Along with his father, he followed a strong Orange-Black-Masonic tradition in Enniskillen and he continued this in Portadown. He joined ex-Service Lodges LOL 608 (Orange) and RBP 326 (Black), which had in their ranks a significant number - around 50 - of WW2 veterans in the 1960s.
He served at officer level in lodge and district, none more onerous than Portadown District LOL No 1 during the marching crises. He served with District Masters Herbert Whitten, Jack Brownlee, John Toal, Harold Gracey, David Burrows and Darryl Hewitt. He was a Trustee of Carleton Street Orange Hall.
He was secretary for 25 years of the committee of the County Grand Lodge of Armagh, from 1983-2008 and then held the post of honorary assistant secretary.
After serving the Masons in Enniskillen, he transferred to Portadown in 1968, where he was a Past Master and Past Secretary of 231 from 1981-2007, as well as being in Portadown Preceptory Lodge and Armagh Provincial Grand Lodge.
On the football front, he was treasurer of Portadown Football for many years, significantly during the golden era of Ronnie McFall. The Ports were his pride and joy, lifting around 24 trophies during that time. His ‘books’ were meticulously kept. He acted with total integrity and was a personal friend of chairman Ted Clarke, whose contributions to those halcyon days was immeasurable.
Being a meticulous man, he kept detailed records – written and photographic – of achievements during his life, especially the 1991-92 season, when the Ports’ four trophies included the League and Cup. That ‘double’ achievement had pride of place in his memoirs – as had the proud album of his distinguished war record.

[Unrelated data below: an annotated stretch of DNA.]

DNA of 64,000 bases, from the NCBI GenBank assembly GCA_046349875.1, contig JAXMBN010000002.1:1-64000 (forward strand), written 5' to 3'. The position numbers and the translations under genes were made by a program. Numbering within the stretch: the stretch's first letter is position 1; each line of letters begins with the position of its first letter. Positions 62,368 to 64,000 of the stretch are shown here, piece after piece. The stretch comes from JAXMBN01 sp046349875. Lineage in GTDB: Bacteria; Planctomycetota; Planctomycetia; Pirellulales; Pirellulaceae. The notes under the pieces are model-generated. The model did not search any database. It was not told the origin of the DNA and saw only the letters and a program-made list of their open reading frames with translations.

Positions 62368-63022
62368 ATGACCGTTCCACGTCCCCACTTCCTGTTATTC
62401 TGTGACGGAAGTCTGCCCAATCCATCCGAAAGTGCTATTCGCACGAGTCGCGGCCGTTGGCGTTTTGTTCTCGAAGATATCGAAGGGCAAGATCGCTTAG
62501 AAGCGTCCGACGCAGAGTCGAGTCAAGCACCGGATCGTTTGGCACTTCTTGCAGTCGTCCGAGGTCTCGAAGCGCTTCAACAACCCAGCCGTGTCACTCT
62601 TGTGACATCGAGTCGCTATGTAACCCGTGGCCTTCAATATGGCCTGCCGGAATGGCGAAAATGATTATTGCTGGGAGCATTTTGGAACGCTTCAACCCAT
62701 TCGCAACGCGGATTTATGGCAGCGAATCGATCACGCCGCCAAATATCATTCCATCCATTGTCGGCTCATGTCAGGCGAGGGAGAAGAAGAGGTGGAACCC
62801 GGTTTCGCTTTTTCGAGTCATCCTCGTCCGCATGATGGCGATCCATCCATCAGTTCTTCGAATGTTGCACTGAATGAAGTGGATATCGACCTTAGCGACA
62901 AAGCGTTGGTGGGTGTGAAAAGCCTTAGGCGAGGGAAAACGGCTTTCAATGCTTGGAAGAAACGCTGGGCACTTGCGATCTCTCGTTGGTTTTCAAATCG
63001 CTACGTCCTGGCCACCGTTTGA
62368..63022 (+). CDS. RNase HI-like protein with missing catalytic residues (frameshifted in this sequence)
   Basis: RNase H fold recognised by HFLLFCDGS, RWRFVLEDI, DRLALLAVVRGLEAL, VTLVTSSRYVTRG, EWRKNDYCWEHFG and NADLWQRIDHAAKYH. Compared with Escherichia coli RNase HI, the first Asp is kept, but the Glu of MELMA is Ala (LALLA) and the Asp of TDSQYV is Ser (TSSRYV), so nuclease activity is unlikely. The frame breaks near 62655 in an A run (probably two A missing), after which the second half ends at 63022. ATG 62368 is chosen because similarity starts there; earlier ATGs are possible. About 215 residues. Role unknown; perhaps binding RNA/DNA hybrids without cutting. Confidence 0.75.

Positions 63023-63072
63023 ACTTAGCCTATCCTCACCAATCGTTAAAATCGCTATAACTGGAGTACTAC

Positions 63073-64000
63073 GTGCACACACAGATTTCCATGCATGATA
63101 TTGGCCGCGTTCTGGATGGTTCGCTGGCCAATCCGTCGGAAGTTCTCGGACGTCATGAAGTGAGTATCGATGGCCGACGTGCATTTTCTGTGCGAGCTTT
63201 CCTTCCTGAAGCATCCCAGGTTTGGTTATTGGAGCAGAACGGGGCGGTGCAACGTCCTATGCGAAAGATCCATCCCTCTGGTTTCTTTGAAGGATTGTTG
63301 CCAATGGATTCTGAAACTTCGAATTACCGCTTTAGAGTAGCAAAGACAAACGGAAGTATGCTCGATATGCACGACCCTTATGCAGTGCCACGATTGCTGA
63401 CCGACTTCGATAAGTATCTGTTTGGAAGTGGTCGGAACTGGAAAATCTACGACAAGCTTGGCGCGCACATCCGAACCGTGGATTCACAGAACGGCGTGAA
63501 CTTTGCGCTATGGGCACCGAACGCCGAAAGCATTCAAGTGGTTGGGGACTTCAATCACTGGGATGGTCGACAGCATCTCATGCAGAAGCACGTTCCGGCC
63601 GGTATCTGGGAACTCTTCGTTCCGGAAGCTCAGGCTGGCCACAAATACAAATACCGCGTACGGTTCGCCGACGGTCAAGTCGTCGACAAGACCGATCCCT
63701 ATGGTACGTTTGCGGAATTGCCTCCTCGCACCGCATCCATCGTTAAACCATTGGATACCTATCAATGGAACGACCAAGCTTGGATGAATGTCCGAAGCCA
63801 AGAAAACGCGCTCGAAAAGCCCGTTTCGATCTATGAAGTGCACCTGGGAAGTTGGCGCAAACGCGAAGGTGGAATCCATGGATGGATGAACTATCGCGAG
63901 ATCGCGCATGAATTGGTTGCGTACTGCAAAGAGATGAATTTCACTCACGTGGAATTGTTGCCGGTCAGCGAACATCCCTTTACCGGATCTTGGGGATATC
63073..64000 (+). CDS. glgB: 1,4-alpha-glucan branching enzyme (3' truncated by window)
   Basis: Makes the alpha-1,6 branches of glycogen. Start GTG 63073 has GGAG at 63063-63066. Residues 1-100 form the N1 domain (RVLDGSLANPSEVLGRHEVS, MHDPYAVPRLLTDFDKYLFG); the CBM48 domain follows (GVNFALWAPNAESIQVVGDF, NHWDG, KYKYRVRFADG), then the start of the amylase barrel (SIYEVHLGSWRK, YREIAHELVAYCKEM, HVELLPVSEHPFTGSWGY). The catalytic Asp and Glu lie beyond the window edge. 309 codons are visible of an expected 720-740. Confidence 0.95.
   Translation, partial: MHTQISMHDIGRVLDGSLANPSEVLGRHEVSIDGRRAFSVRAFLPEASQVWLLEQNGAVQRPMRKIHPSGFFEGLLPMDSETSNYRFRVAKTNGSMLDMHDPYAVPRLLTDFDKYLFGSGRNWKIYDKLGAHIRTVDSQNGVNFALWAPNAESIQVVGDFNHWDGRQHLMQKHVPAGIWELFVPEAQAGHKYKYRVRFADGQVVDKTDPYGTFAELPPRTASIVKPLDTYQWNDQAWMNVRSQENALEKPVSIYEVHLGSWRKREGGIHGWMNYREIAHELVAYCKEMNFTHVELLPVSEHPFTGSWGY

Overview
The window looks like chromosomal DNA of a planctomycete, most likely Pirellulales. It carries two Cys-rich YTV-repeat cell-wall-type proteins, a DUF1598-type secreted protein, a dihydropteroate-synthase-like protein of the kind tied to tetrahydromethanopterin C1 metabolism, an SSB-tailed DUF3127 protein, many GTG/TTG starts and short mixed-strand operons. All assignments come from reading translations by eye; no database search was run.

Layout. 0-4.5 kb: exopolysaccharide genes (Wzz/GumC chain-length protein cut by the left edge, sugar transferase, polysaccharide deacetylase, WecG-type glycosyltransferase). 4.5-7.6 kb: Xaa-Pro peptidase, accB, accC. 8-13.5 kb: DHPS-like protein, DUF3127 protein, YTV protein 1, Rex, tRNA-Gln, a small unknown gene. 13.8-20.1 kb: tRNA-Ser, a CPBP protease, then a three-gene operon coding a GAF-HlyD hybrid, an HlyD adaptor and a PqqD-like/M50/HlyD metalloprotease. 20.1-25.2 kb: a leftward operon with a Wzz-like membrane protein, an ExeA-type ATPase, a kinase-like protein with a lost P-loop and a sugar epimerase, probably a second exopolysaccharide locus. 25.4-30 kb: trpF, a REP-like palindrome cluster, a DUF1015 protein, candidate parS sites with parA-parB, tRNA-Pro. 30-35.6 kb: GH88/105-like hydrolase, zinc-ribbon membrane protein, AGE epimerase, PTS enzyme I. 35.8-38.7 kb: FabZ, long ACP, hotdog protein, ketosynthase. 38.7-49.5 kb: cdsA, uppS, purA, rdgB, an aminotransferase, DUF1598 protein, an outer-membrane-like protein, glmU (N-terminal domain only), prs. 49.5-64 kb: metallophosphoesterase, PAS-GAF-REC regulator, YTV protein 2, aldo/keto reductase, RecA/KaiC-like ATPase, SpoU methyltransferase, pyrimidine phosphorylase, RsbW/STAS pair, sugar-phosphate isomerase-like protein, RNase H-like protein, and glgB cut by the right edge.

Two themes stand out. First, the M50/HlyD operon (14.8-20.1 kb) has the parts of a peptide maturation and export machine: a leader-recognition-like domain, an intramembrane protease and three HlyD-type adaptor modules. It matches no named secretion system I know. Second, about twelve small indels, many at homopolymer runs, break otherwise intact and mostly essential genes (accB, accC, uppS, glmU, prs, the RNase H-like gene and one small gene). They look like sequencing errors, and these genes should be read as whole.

His family was his pride and joy. He took a close interest in everything in which the various generations, especially his four grandchildren, were involved. Jim and Olive were also faithful members of Seagoe Parish, and with his financial skills and experience, he led the counting teams for the freewill offerings at the historic church.
There was a large attendance at the funeral service at Seagoe, with the Rector, Rev Canon Terence Cadden, and Curate, Rev Canon Raj Sathyararaj officiating. Canon Cadden praised the deceased for the faithful and professional way he followed such a wide range of interests, all voluntary and without any thought of reward.
The family wishes to thank the staff of Mahon Hall Care Home for the loving and professional way in which they cared for Jim, and Ian Milne Funeral Directors for the dignified and compassionate way they carried out their duties. The family also singles out his friends Cardwell McClure, John Proctor, Nat Richardson and the late Jackie Gilpin for their concern and visitations. Jim lost his sight five years ago, and his deep Christian Faith sustained him throughout the last difficult years.
Donations in lieu of flowers are to Seagoe Parish Church, c/o Ian Milne Funeral Directors, Seagoe Road, Portadown.